The Pan-American Highway (Carretera Panamericana in Spanish) is a collective system of roads, approximately 16,000 miles (25,750 km) long, that nearly links the mainland nations of the Americas in a roughly unified stretch of highway. The roots of the Pan-American Highway emerged at the Fifth International Conference of American States in 1923.
The Pan-American Highway system is mostly complete and extends from Fairbanks, Alaska in North America to Chile in South America, though no route is officially defined in Canada and the United States. The notable stretch that keeps the highway from being completely connected is a section of land between the Panama Canal in Panama and northwest Colombia called the Darién Gap, which is a 54 mile (87 km) stretch of harsh, mountainous jungle. Many are opposed to completing the Darién portion of the highway, with reasons as varied as the desire to protect the rain forest, containing the spread of tropical diseases, protecting the livelihood of indigenous peoples in the area, preventing foot and mouth disease from entering North America, and creating a buffer for potential drug-trafficking from Colombia.
The Pan-American Highway passes through many diverse climates and ecological types, from dense jungles to cold mountain passes. Since the highway passes through many countries, it is far from uniform. Some stretches of the highway are passable only during the dry season, and in many regions driving is occasionally hazardous.
Famous sections of the Pan-American Highway include the Alaska Highway and the Inter-American Highway, the latter being the section between the United States and the Panama Canal. This part is quite popular among US tourists driving to Mexico.
No road in the U.S. or Canada has been officially designated as the Pan-American Highway, and thus the road officially ends at the U.S./Mexico border. The original route began at the border at Laredo, Texas and went south through Mexico City. Later branches were built to the border at Nogales, Arizona, El Paso, Texas, Eagle Pass, Texas, Pharr, Texas and Brownsville, Texas.
On the other hand, several roads in the U.S. were locally named after the Pan-American Highway. When the section of Interstate 35 in San Antonio, Texas was built, it was named the Pan Am Expressway, as it an extension of the original route from Laredo. Interstate 25 in Albuquerque, New Mexico has been named the Pan-American Freeway, as an extension of the route to El Paso.
The original route to Laredo travels up Mexican Federal Highway 85 from Mexico City. The various spurs follow:
- Nogales spur - Mexican Federal Highway 15 from Mexico City
- El Paso spur - Mexican Federal Highway 45 from Mexico City
- Eagle Pass spur - unknown, possibly Mexican Federal Highway 57 from Mexico City
- Pharr spur - Mexican Federal Highway 40 from Monterrey
- Brownsville spur - Mexican Federal Highway 101 from Ciudad Victoria
From Mexico City to the border with Guatemala, the Highway follows Mexican Federal Highway 190. Through the Central American countries, it follows Central American Highway 1, ending at Yaviza, Panama at the edge of the Darién Gap. The road had formerly ended at Cañita, Panama, 110 miles (178 km) north of its current end.
The southern part of the highway begins in northwestern Colombia, from where it follows Colombia Highway 52 to Medellin, Colombia. At Medellin, Colombia Highway 54 leads to Bogotá, Colombia, but Colombia Highway 11 turns south for a more direct route. Colombia Highway 72 runs southwest from Bogotá to join Highway 11 at Murillo, Colombia. Highway 11 runs all the way to the border with Ecuador, where Ecuador Highway 35 runs the whole length of the country. Peru Highway 1 carries the Pan-American Highway all the way through Peru to the border with Chile, where it picks up Chile Highway 5 to a point north of Santiago, Chile. The highway turns east there on Chile Highway 60, which becomes Argentina Highway 7 (and possibly partly Argentina Highway 8) to Buenos Aires, Argentina, the end of the main highway.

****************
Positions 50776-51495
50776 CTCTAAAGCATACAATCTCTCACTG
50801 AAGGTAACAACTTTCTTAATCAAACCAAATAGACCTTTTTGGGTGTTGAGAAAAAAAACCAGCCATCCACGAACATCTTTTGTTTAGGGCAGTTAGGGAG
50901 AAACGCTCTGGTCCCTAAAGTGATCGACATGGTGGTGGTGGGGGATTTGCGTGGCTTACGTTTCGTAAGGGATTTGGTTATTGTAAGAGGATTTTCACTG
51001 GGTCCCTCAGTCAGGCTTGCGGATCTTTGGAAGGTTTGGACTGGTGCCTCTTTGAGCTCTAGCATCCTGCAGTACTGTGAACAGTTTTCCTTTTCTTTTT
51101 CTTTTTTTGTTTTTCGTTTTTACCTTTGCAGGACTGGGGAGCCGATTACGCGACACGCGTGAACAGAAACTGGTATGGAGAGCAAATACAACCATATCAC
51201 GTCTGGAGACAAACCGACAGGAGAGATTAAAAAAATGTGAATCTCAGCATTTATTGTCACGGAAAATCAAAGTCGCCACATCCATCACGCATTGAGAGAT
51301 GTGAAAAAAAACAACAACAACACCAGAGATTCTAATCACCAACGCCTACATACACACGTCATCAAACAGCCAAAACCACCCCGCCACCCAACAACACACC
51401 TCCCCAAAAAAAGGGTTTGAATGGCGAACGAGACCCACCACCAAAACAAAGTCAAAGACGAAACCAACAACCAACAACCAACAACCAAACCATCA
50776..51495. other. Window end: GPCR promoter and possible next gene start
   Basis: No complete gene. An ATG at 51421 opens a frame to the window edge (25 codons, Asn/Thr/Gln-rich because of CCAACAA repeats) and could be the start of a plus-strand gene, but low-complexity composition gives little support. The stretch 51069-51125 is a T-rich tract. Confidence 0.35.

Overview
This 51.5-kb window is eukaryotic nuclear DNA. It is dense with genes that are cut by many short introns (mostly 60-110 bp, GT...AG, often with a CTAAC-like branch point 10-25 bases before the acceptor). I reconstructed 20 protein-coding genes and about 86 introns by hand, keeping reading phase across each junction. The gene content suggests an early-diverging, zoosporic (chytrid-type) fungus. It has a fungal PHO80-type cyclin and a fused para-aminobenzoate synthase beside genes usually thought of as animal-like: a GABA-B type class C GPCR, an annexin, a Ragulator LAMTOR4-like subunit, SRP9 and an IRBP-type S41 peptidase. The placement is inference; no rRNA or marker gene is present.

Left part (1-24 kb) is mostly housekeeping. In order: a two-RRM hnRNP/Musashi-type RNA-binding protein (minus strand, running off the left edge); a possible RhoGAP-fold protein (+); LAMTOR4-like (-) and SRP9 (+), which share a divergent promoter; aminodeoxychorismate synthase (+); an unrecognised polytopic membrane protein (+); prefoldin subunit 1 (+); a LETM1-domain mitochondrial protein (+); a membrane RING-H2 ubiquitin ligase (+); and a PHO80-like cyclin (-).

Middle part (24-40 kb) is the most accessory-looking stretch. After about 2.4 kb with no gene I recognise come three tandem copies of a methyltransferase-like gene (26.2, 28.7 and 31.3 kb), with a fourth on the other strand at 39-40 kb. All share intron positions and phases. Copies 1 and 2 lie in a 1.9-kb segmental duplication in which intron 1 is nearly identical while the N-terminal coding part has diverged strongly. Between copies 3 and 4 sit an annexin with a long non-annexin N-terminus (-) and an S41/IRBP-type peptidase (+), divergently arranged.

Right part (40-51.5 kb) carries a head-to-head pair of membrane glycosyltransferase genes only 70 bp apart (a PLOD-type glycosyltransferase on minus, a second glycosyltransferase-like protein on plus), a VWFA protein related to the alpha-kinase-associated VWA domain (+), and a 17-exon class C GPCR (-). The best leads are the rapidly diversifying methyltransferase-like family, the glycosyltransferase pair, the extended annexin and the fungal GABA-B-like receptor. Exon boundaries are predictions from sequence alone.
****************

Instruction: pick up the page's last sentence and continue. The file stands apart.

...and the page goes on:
A continuation of the Pan-American Highway to Rio de Janeiro, Brazil uses a ferry from Buenos Aires to Colonia, Uruguay and Uruguay Highway 1 to Montevideo, Uruguay. Uruguay Highway 9 and Brazil Highway 471 run to near Pelotas, Brazil, from where Brazil Highway 116 leads to Rio de Janeiro.
One branch, known as the Simón Bolívar Highway, runs from Bogotá, Colombia to Guiria, Venezuela. It begins by using Colombia Highway 71 all the way to the border with Venezuela. From there it uses Venezuela Highway 1 to Caracas, Venezuela and Venezuela Highway 9 to its end at Guiria.
Another branch, from Buenos Aires, Argentina to Asuncion, Paraguay, heads out of Buenos Aires on Argentina Highway 9. It switches to Argentina Highway 11 at Rosario, Argentina, which crosses the border with Paraguay right at Asuncion.
Other branches probably exist across the center of South America.
For tourism purposes, the Pan-American Highway is sometimes assumed to use the Alaska Highway and then run down the west coast of Canada and the United States, running east from San Diego, California and picking up the branch to Nogales, Arizona.
The Pan-American Highway travels through the following 15 countries:
See also Pan-American Highway (North America) and Pan-American Highway (South America) for a detailed description of the highway route.
- Microsoft Encarta - Pan-American Highway (http://encarta.msn.com/encyclopedia_761568725/Pan_American_Highway.html)
- Plan Federal Highway System, New York Times May 15, 1932 page XX7
- Reported from the Motor World, New York Times January 26, 1936 page XX6
- Hemisphere Road is Nearer Reality, New York Times January 7, 1953 page 58
- 1997-98 AAA Caribbean, Central America and South America map